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— GRAMMY®-winning producer uses CLASP® to capitalize on current digital technology while retaining analog warmth and tone —

Award-winning producer and multi-instrumentalist Nathan Chapman, who recently garnered an Album of the Year GRAMMY® for his work on Taylor Swift’s LP Fearless, and who himself has twice won nominations for Producer of the Year by the ACM, knows sound. And that’s why Chapman has wholeheartedly embraced the revolutionary CLASP® (Closed Loop Analog Signal Processor) system, the critically-acclaimed product that finally brings the worlds of analog and digital audio truly together. CLASP was developed, invented, manufactured and is exclusively distributed by Nashville-based Endless Analog.

Chapman believes that CLASP brings him and the artist together like no other piece of technology ever has, giving him the ability to tap into the legendary warmth of analog on his classic MCI 24-track deck and still have all the

speed and convenience of his Pro Tools DAW.

Chapman, who has recorded as a multi-instrumentalist for artists including Trisha Yearwood and John Oates, written songs recorded by Martina McBride and other hit country artists, and produced artists ranging from Jewel to Point of Grace, recently purchased the CLASP system.

“The thing that put me over the edge would be the direct monitoring,� he explains. “When you hook up the CLASP system, the singer is hearing their vocal instantaneously. You’re not dealing with converting in and out of Pro Tools and the latency you get from that. It’s miniscule latency, but it’s significant enough to make a singer uncomfortable. This totally eliminates that – it’s just easier to sing, it’s easier to play, and that’s a really good thing.�

Chapman also points out that the CLASP system acts as the ultimate bridge between vintage analog equipment and modern digital audio systems by reconnecting vintage processing with classic analog tape recording. “The vintage microphones, pre amps, compressors that we love [were] designed to hit tape and have that color added to it,� he explains. “You have to hit tape [or else] you take away one [critical] ingredient that the original designer intended. I find that my preamps and my compressors open up and they sound better when they’re getting the tape ‘love.’ The really important thing that CLASP is bringing to modern recording is helping vintage gear sound like it’s supposed to.�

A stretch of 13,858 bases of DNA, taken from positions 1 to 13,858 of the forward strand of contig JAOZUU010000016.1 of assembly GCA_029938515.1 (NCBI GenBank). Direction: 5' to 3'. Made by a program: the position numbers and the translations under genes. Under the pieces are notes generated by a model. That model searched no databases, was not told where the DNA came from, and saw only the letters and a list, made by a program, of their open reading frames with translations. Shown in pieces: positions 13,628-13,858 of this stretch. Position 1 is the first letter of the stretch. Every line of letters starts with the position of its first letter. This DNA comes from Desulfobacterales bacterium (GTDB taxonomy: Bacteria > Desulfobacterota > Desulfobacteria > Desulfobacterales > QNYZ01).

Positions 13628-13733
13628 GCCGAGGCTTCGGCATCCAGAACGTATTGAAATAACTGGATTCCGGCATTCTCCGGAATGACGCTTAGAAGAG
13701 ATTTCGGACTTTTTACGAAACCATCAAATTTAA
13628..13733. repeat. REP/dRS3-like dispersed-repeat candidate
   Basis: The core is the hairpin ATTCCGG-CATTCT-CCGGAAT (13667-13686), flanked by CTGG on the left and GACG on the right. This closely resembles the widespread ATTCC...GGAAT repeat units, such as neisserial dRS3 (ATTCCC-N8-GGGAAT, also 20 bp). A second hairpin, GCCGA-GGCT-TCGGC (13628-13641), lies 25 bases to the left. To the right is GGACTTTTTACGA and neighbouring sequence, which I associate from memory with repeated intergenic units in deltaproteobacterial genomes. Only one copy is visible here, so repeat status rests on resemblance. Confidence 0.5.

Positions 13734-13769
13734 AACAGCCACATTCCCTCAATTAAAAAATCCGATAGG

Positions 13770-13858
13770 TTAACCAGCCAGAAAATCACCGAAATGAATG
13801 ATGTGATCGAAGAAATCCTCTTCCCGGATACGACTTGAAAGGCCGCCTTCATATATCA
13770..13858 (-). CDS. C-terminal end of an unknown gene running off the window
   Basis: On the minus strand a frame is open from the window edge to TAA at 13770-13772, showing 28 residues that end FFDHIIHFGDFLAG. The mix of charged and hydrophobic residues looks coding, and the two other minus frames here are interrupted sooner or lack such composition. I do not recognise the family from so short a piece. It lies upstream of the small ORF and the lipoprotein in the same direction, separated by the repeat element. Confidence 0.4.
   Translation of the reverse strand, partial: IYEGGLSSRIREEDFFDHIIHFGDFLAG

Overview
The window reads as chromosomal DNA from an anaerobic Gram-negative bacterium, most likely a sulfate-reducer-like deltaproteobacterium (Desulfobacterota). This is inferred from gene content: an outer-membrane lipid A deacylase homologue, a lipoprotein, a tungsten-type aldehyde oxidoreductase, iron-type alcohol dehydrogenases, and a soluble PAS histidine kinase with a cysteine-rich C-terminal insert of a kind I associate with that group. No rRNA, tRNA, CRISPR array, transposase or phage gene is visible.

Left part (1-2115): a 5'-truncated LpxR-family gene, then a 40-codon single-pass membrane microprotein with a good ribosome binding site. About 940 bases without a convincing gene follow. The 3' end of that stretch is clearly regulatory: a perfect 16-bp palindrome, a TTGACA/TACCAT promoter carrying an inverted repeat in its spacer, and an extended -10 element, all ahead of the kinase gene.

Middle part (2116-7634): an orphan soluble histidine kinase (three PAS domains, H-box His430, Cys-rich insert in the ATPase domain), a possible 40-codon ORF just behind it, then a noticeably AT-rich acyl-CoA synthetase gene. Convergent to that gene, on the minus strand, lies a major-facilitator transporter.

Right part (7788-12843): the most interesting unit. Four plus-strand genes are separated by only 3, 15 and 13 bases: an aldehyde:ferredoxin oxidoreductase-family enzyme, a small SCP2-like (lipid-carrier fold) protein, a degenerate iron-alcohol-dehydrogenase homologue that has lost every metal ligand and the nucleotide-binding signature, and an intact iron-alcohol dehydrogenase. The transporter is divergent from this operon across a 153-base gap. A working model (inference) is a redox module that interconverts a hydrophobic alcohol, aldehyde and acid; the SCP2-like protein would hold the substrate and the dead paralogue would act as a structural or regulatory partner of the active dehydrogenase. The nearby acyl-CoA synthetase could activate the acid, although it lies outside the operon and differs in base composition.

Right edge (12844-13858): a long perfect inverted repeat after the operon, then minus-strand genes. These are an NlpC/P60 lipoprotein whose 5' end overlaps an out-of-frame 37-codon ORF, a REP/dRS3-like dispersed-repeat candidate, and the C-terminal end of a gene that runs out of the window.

In fact, the CLASP system allowed Chapman to move from “in the boxâ€? recording and mixing to being able to bring his classic MCI JH-24 analog tape machine out of storage and connect it with his Pro Tools system in his home studio, utilizing a Neve 8816 summing mixer for direct monitoring from tape. It was an easy and, Chapman emphasizes, important transition for him. “It’s completely revolutionized the way I feel about my home studio: that I have something that’s state of the art, cutting edge. Now my studio is competitive with any studio, and I’m proud of that. And having the analog color of the tape, the sound coming from my MCI deck, being able to incorporate that with guitar tones, it’s just been awesome. I’m just a proud owner and I really appreciate what these guys have done to help make recording fun again. CLASP gives me the ability to add different colors, how hard I want to hit the tape, which channel I want to use — all those kinds of things have just been amazing for me. So anybody out there that’s wondering how do you go from completely in-the-box at your home studio to incorporating the CLASP system, it’s really not that long of a journey, and when you make it you’ll know that it’s worth it.â€?

CLASP is a hardware and software system that integrates Analog Tape Recorders with Digital Audio Workstations using a proprietary method called SST® (sample synchronization technology). CLASP delivers a true analog front end recording solution with the sonic character of the user’s tape machine. No other product comes close to approximating what CLASP effectively accomplishes. CLASP is employed by a diverse range of artists, engineers, producers and facilities, including Lenny Kravitz (at his new Bahamas-based Gregory Town Sound recording facility); Michael W. Smith; producers Nathan Chapman, Dave Cobb, Chuck Ainlay, John Fields and Tom “T-Bone� Edmunds; and studio facilities such as Austin, Texas’ Yellow Dog Studios, Los Angeles, California’s Hemispheres Recording and Austria’s Prime Studios.

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